Cultural heritage update: ‘last claim standing’ reinstated and CHMP requirements clarified
The Queensland Parliament restored the ‘last claim standing rule’, as it was previously understood, when it passed the Revenue and Other Legislation Amendment Bill 2018 (the Bill) on 30 October 2018.
The ‘last claim standing’ rule under s 34(1)(b)(i)(C) of the Aboriginal Cultural Heritage Act 2003 (ACH Act) and the Torres Strait Islander Cultural Heritage Act 2003 (TSICH Act) previously provided that a native title party for an area was any person who was a registered native title claimant for an area, but only if the person’s claim had failed and:
(a) the person’s claim was the last claim registered for the area;
(b) there was no other registered native title claimant for the area; and
(c) there was not and never had been a native title holder for the area.
Decision-makers had understood the reference to ‘native title holder’ in s 34(1)(b)(i)(C) above to mean persons who had been determined to hold native title by the Federal Court under s 225 of the Native Title Act 1993 (Cth). This interpretation provided certainty, because it is readily apparent whether there has been a determination of native title by the Federal Court.
On 20 December 2017 Jackson J in the Supreme Court of Queensland handed down a decision in Nuga Nuga Aboriginal Corporation v Minister for Aboriginal and Torres Strait Islander Partnerships  QSC 321 (Nuga Nuga). His Honour held in Nuga Nuga that the reference to ‘native title holder’ in s 34(1)(b)(i)(C) can refer to both a common law holder of native title or an entity which has been determined by the Federal Court to hold native title under the Native Title Act 1993 (Cth). The Nuga Nuga decision raised concerns that actions taken and decisions made based on the previous understanding of s 34(1)(b)(i)(C) may be invalid.
The Bill amends the ACH Act and the TSICH Act to reinstate the previous understanding of the ‘last claim standing’ rule by adding the word ‘registered’ before ‘native title holder’ in s 34(1)(b)(i)(C). The ACH Act and TSICH Act both define a ‘registered native title holder’ as an entity that is registered by the National Native Title Tribunal as either the holder of native title rights and interests, whether in its own right or in trust for the native title holders, or the agent of the native title holders.
The amendments also provide for transitional provisions which operate in two ways. First, the transitional provisions validate any decisions made and actions taken before the amendments if the decision or action is based on the ‘last claim standing’ rule as it was previously understood. For example, the decision to approve a cultural heritage management plan with a ‘last claim standing’ native title party will be validated by the transitional provisions. Second, any decisions made or actions taken after 20 December 2017 that were consistent with the Nuga Nuga decision will remain valid once the amendments come into force. For example, if notices for a cultural heritage management plan were sent to an Aboriginal or Torres Strait Islander party in accordance with the Nuga Nuga decision, those notices will be valid under the transitional provisions, and the cultural heritage management plan will be able to be approved on that basis (provided it otherwise meets the requirements of the ACH Act or TSICH Act).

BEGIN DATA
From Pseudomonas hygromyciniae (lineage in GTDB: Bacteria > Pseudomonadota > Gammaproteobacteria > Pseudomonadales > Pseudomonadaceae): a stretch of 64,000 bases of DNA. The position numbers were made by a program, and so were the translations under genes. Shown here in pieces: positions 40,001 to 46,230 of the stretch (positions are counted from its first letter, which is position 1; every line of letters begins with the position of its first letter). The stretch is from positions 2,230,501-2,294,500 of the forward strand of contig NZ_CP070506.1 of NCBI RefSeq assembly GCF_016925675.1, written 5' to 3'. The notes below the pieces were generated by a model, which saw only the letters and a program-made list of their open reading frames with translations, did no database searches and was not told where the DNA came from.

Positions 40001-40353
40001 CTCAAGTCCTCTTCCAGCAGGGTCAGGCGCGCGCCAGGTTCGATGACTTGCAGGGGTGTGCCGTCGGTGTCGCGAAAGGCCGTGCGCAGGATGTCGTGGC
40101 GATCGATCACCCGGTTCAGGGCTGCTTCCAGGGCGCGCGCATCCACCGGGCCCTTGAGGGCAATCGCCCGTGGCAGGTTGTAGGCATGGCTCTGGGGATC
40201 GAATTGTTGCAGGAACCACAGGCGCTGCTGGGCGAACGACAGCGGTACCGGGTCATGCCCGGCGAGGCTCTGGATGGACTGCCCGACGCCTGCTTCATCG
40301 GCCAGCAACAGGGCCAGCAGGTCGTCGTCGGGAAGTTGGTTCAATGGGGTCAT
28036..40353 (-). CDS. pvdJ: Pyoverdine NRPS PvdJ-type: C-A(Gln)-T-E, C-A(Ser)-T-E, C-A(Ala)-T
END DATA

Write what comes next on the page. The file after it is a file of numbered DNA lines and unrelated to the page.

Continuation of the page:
The amendments will provide certainty and clarification for all parties involved in the process of identifying the appropriate Aboriginal or Torres Strait Islander parties to be involved in the assessment and management of cultural heritage.
The amendments will commence on royal assent.
Please contact Crown Law if you have any queries regarding how the amendments apply to your projects.
Supreme Court’s decision in Mirvac Queensland Pty Ltd v Chief Executive, Department of Aboriginal and Torres Strait Islander Partnerships  QSC 248
On 31 October 2018, His Honour Justice Bond handed down the decision in Mirvac Queensland Pty Ltd v Chief Executive, Department of Aboriginal and Torres Strait Islander Partnerships.
In that case, Mirvac had sought judicial review of the decision by the chief executive’s delegate to refuse to approve a cultural heritage management plan (CHMP) on the basis that the party who had been endorsed under the ACH Act was no longer an Aboriginal party under that Act. The endorsed party lost its status as an Aboriginal party between the time when Mirvac submitted the CHMP for approval and the delegate made the decision.
Justice Bond accepted the State’s submission that once a party loses its status as an Aboriginal party under ACH Act, it ceases to be an endorsed party for the purposes of the Act. Justice Bond also accepted the State’s submissions that the delegate was entitled to take into account events which had occurred since endorsement, including the subsequent registration of claims under the Native Title Act 1993 (Cth).
However, Justice Bond held that the chief executive was required to determine whether the factual circumstances described in ss 107(1)(a) and 107(1)(b) applied at the time Mirvac submitted the CHMP for approval. It follows that Justice Bond found that there was an error of law in the decision regarding the operation of s 107 and ordered that the delegate’s decision be set aside and the matter be referred back to the chief executive with a direction to approve the CHMP.
The decision confirms that parties negotiating a CHMP will need to ensure that the endorsed party retains its status as an Aboriginal party under the ACH Act, at least until submission of the CHMP for approval.